The Death Of The Boys Club: Is This A Golden Age For Women In The Comics Industry?

According to Nicola Scott (one of the artists behind 'Earth-2', 'Birds of Prey', and 'Wonder Woman'), things are pretty damn good.

Want more Junkee in your life? Sign up to our newsletter, and follow us on Instagram and Facebook so you always know where to find us.

In 1994, a group of women working in the comics industry founded a non-profit called Friends Of Lulu to support and promote women reading and making comic books. The name was in honour of Little Lulu: the defiant and cheeky heroine of Marjorie Henderson Buell’s popular 1930s newspaper strip, who was perpetually trying to get the local boys to let her into their clubhouse (or just treat her with a little damn respect).


By the time Friends of Lulu folded in 2011 (after having its non-profit status revoked by the IRS), the clubhouse had well and truly been infiltrated. While women had always been part of the industry, the stripperific bulging excess of the Liefeldian ’90s nadir, a spectacular bust of the market (which sent Marvel into bankruptcy!), and the concurrent steady growth of alternative comics (where women routinely found more opportunities), the flailing mainstream comics industry was more than ready for some fresh blood.

It was a slow climb — in 2002, Lulu co-founder Trina Robbins wrote, “In American mainstream superhero comics, women readers are rare and working women artists can be counted on the fingers of one hand” — but 15 years into the new century, women are driving some of the most exciting books going, and the divide between Marvel, DC, indies and graphic novels is more porous than ever when it comes to poaching female talent.

From G. Willow Wilson’s bestselling, pioneering Ms Marvel and Kelly Sue DeConnick and Valentine DeLandro’s fiercely feminist hit Bitch Planet, to Raina Telgemeier’s chart-conquering stories and Gail Simone and Nicola Scott’s just-announced character redesigns and roadmaps for some of the near-nakedest ladies in comics, mainstream comics culture may be more women-friendly than ever.

How Do The Women In The Industry Feel About This?

Much of this history is traced in a documentary, She Makes Comics, screening (for free) at Graphic this weekend at the Sydney Opera House. And, according to director Marisa Stotter and creative consultant (and Graphic Novels Librarian at Columbia University) Karen Green, there’s definitely been a shift in the industry when it comes to both the participation and the representation of women.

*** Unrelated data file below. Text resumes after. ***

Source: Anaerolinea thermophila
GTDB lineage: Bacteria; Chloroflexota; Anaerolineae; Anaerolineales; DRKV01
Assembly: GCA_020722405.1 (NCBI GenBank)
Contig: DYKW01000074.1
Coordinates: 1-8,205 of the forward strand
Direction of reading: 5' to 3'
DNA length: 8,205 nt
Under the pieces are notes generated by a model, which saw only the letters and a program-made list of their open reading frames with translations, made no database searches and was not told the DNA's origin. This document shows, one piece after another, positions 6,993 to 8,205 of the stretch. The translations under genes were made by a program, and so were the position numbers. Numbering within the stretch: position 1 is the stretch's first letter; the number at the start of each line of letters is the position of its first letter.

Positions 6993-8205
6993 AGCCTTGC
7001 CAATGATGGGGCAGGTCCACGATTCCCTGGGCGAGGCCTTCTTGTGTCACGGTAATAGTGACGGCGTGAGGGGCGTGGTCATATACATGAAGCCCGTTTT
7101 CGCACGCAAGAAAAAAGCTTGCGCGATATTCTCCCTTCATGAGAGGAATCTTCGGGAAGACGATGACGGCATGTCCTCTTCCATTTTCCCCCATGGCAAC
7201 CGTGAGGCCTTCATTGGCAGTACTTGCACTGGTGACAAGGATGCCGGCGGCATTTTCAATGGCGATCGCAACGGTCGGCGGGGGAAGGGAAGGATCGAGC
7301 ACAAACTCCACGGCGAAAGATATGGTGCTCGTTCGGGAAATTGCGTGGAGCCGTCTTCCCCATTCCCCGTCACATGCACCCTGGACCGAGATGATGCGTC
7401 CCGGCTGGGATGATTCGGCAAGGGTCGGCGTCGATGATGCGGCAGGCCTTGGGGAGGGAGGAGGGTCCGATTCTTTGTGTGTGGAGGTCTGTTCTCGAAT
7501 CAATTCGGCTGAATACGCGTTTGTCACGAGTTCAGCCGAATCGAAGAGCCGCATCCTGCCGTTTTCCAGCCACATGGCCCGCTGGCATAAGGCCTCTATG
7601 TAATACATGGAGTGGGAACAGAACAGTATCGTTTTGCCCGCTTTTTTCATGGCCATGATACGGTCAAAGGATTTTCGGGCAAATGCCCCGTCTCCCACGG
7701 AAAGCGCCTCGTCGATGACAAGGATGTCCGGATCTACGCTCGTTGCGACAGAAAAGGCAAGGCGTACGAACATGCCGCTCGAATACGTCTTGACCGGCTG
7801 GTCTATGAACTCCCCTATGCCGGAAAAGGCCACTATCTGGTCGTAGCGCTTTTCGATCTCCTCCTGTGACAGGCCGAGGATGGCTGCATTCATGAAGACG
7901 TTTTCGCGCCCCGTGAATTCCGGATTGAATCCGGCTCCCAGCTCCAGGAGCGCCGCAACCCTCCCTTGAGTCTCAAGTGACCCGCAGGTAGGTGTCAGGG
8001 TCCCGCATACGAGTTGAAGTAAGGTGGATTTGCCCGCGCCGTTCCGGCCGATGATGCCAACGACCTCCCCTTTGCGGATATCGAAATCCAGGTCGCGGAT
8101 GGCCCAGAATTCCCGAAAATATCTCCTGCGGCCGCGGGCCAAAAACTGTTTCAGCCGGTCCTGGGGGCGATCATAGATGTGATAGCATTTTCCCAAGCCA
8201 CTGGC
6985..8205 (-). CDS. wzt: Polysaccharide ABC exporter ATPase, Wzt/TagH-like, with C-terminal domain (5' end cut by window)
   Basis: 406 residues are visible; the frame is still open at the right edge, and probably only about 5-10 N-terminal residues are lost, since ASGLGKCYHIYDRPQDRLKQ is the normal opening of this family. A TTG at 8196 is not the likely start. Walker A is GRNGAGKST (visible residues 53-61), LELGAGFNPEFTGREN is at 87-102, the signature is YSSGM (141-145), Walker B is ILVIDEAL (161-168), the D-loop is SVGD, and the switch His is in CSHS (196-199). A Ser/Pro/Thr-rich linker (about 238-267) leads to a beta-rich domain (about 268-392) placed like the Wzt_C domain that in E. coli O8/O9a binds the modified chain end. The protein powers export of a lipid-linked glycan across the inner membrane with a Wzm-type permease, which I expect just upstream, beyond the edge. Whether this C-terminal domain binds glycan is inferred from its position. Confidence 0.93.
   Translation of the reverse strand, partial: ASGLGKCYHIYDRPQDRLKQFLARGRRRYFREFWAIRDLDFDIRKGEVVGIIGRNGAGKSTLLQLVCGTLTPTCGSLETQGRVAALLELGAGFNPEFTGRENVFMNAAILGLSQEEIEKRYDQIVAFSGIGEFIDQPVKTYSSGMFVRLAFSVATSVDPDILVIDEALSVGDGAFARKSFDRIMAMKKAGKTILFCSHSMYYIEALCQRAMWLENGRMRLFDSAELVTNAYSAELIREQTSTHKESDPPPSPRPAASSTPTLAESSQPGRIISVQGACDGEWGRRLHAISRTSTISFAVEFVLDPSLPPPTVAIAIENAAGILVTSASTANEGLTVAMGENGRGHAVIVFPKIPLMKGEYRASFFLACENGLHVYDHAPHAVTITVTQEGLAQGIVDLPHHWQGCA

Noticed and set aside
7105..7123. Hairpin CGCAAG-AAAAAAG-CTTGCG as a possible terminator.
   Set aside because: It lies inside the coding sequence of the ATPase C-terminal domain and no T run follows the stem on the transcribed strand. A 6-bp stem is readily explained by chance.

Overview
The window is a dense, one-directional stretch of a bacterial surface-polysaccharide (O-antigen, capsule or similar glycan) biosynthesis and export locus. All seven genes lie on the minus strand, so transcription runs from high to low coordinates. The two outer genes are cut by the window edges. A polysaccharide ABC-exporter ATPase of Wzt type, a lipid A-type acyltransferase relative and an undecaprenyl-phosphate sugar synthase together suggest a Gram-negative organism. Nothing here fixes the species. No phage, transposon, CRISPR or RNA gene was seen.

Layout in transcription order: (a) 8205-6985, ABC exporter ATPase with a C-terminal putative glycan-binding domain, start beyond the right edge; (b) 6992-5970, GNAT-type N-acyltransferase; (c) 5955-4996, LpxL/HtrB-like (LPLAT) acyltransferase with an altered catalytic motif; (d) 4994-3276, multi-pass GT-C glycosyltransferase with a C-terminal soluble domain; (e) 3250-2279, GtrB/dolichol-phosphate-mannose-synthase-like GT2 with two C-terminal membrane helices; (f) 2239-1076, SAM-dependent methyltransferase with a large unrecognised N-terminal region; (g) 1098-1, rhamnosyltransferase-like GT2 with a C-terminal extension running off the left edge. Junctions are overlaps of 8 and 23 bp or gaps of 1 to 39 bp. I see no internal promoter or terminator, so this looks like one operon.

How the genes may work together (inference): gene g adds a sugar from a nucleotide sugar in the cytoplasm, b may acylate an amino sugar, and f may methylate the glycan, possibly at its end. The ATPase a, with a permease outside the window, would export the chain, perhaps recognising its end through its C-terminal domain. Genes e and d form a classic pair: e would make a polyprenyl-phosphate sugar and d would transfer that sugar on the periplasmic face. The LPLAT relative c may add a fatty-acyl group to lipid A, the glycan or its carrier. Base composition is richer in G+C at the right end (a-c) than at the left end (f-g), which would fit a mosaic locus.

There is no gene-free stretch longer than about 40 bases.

“I think a lot depends on whether you’re talking about mainstream or alternative comics,” Green says. “The tipping point in the latter has come and gone: if you go to an indie comics festival, you’re very likely to see more women than men both behind the tables and in the crowd. I hear from friends who teach cartooning that their classes are now predominantly female, as well. In the mainstream… I don’t know. It’s been nice to see breakout stars like Gail Simone or Kelly Sue DeConnick or Fiona Staples [who draws smash hit Saga]; women who are getting the same crowds as their male counterparts.”

“I’m not sure I would say that mainstream publishers are making a terribly active push to welcome female readers, though — there have been so many stories, even recently  about pushback on depictions of women in those comics, which to me demonstrates that the big guys still don’t entirely get it.”

Stotter takes a slightly more optimistic approach, suggesting this is in fact catching on more. “I think the major publishers are finally taking note of how diverse their fanbases are,” she says. “They’re following in the footsteps of indie comics, which have always been ahead of the curve, by bringing in writers and artists from different backgrounds to tell the stories that are important to them.”

Also appearing at Graphic this weekend is Nicola Scott: a Sydney-based artist who’s worked with IDW, Dark Horse and DC. Drawing from her Potts Point home since 2007, she’s worked on major titles like Earth-2, Wonder Woman and Birds of Prey and has more recently focussed on Black Magick: a creator-owned, female protagonist-driven book made in collaboration with Greg Rucka.


Some preview art from the first issue.

Observing crowds from behind convention tables for some years now, she believes that the accessibility of comics and geek culture in general has increased both broadly and for women specifically. Like many fans, Scott fell in love with comic characters like Wonder Woman purely via TV adaptations, rather than through dutifully collecting single issues — but that was a different proposition when she was younger.

“If I saw a Marvel comic, I’d just be like ‘I have no idea who these people are, because they don’t have film and TV shows in the same way [they do now]’… If I found a Wonder Woman comic, I’d pick it up, and I’d read through it, and I’d just go ‘I don’t know what’s happening here, because it’s not like the TV show’. Any time I walked into a comic bookstore, when I finally found one of those, I felt like I didn’t belong.”